Primarily used in blends such at J&B, you may find it difficult to track down a bottle. Only a few casks have been acquired by independent bottlers and there are very limited official releases such as a 20 year, 30 year and a few single casks.

I previously sampled an Auchroisk 20 year old from independent bottlers Duthies – a sub-brand of Cadenhead. This experience didn’t enamour me as my impression was “dishwater soap meets dry wood”… however I also speculated my sample had become tainted, so was keen to try again.

This time, I went with a Gordon & MacPhail bottling of approximately 17 years.

Auchroisk (1996/2014) 46% (Gordon & MacPhail)

Auchroisk + Glen KeithHere’s what we found:

  • Nose – Initially quite organic, overripe fruit – especially banana, think sour mash, leaves in the spring damp after a rain,  flowers, then a delightful honeydew melon. After airing, revealed fresh crisp pears
  • Palate – What a contrast! A soft, subtle yet delicious peat, sweet, smooth, beautifully balanced, still quite fruity with a nice coating, like sucking on gumdrops
  • Finish – A lovely long finish, sustaining a gentle sweetness

Absolutely delightful! We quite enjoyed how the nose shifted from over-ripe fruit to crisp fresh pears… the taste brought another dimension but above all it was the finish that invited us to slow down and enjoy.

This is no frivolous dram, instead one for a meaningful relationship.

My sipping companion is now a full convert to the “If it is Gordon & MacPhail… buy it!”

Here’s what the Gordon & MacPhail folks have to say:

Without water:

  • Aroma – Fresh and fruity with ripe plum and kiwi aromas. Toasted malt and subtle herbal notes with hints of old leather and aniseed.
  • Taste – The palate is peppery initially with stewed plums and lemon flavours. A lingering milk chocolate edge develops.

With water:

  • Aroma – Stewed pears, banana and grapefruit aromas. A subtle hazelnut and toasted malt edge lingers.
  • Taste – Sweet with cinnamon, nutmeg and black pepper. Fruit flavours develop with plum and lychee.

More malt miniatures picked up from The Whisky Exchange:

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Linkwood 24 year (1991/2015) 53.8%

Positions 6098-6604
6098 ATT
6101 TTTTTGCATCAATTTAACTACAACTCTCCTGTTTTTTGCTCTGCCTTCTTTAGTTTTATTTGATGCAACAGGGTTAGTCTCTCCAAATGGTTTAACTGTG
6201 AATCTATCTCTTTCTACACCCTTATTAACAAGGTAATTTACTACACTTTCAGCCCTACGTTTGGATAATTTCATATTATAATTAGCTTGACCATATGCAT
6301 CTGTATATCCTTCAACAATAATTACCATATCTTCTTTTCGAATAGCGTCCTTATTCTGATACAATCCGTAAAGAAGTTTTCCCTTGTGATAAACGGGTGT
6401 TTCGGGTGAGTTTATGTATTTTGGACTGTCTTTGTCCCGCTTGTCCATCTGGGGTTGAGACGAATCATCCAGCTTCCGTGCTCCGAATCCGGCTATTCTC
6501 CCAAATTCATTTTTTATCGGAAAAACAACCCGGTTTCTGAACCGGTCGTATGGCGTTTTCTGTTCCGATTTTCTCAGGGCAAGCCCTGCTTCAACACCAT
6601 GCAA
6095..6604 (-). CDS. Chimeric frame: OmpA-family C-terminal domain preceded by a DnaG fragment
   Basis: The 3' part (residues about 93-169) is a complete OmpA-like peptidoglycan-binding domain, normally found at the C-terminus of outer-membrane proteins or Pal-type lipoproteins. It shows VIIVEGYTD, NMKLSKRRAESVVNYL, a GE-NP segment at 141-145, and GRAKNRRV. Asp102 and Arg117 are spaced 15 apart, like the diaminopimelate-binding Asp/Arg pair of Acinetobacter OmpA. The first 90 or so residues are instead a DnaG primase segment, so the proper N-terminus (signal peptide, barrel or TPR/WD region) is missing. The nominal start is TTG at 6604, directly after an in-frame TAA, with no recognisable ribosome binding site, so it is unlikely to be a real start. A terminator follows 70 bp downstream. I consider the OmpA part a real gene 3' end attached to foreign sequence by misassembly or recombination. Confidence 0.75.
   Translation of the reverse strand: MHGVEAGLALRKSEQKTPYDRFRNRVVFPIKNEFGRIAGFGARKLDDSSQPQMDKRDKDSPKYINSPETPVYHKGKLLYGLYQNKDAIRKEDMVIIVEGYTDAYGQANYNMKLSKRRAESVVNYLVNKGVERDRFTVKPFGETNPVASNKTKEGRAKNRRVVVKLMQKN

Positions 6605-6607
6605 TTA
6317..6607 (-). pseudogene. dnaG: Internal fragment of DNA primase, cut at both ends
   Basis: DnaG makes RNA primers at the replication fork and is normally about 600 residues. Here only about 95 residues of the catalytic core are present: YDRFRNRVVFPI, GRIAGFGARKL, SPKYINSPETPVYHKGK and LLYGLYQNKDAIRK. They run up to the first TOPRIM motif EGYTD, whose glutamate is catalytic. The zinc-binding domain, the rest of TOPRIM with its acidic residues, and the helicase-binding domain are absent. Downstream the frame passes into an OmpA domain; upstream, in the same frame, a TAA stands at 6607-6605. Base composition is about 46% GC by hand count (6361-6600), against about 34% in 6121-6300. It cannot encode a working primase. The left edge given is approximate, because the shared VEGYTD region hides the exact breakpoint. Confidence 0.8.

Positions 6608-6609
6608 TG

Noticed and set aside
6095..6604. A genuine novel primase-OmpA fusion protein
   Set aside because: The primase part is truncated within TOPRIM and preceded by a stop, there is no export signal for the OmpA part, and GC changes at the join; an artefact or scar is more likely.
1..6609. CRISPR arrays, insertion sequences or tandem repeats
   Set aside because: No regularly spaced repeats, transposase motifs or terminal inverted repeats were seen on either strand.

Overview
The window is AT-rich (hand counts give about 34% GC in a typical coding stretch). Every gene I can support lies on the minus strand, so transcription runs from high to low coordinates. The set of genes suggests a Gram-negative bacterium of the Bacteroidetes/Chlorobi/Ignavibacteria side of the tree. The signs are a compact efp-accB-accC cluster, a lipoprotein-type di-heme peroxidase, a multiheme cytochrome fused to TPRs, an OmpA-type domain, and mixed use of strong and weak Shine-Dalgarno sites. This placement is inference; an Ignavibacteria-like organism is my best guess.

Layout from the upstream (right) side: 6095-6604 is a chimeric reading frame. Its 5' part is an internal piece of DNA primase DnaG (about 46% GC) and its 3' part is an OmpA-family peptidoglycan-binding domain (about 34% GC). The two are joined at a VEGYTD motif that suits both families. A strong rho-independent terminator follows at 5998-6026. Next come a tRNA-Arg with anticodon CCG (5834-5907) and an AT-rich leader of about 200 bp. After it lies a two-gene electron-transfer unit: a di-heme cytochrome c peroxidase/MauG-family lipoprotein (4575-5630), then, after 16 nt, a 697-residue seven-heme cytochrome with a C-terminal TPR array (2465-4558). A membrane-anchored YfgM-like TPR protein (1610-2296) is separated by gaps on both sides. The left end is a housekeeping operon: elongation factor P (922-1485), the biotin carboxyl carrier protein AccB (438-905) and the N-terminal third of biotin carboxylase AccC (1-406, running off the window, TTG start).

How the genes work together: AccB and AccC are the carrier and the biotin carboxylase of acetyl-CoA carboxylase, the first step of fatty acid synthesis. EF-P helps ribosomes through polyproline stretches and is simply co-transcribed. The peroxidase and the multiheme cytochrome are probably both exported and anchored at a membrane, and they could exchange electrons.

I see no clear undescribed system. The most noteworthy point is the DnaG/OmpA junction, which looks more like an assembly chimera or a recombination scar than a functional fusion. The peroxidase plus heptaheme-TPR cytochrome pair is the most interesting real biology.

Our quest for great cask strength whiskies around 100 pounds began with a Linkwood…

Interestingly, our last session also featured a Linkwood – a rather delightful 25 year old from Gordon & Macphail. So hopes were high!

linkwood-24

Linkwood 24 year (16.061991/04.08.2015) 53.8%

Cask No 586497, 268 Bottles, Hogshead  (TWE The Single Malts of Scotland)

Here is what we found:

  • Nose – Quite summery, grass, vanilla, flowers, sweet, light, hay, light toast. As it opened further a little spice, honey, sweet tree sap. Post our initial sips, took on more wormwood, resin and the sweetness subsided
  • Palate – Great kick, a blaze of unexpected spice, big mouthful
  • Finish – An elongated burn
  • Water – With a few drops, spice and more burn… added more and started to open up

In short, this one needed water. A very generous dollop not a mere drop or two… bringing closer to 46% seemed a more balanced level.

I couldn’t help but wish we had the the Gordon & Macphail 25 year bottling to compare. At 43%, that Linkwood was truly superb. Fabulous value for a quite lovely whisky.

Whereas this one, at cask strength, had terrific promise on the nose but no follow through on the palate. It wasn’t that the whisky was ‘wrong’ it simply wasn’t really ‘right’ either.

We gave it even more time and returned after sampling the other whiskies… once again a lovely aroma yet just didn’t deliver on the taste. One even remarked this was a ‘heartburn’ whisky?!

Our quest was clearly off to a shaky start…

What else did we sample in our trio?

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Whisky Ladies Scottish Tour – Glenkinchie 12 year 43%

First up in our Scottish regions tour was a whisky from the Lowlands… a region that is the backbone of blends producing primarily grain whisky.

In terms of single malts, there are now only a few active distilleries in the region with Auchentoshan probably the most recognized, Alisa Bay the newest entrant and Glenkinchie, our feature whisky for the evening, part of the Diageo stable. Three new distilleries are joining the Lowland ranks – Daftmill, Eden Mill, and Kingsbarns.

Lowland whiskies are reputed to be light, grassy without peat, typically triple distilled to make for a more delicate whisky, earning the nickname “The Lowland Ladies.”

It seemed a good place to start our evening…

Glenkinchie 12

And what did our Whisky Ladies find?

Glenkinchie 12 year 43%

  • Nose – Apple cider, honey sweetness, quite fresh, then began to reveal an earthy moss, floral perfume and sweet cinnamon spice
  • Palate – Alcohol then spiced apple cider, plank of wood, bit oily, musty cardboard
  • Finish – Chocolate heat, some star anise
  • Water – Bit a debate whether it was needed – for some made it flat, others felt it opened it and made it even sweeter, smoothened it as it damped down

Here’s what the folks over at Glenkinchie have to say:

  • Nose – Aromatic and floral notes.
  • Palate – Sweet with a slight liquorice aftertaste
  • Finish – Dry finish

Did we agree? Sure about the nose but not so sure about the succulent, fleshy, juicy elements…

The Whisky Ladies of Mumbai’s Scottish Regional Tour continues…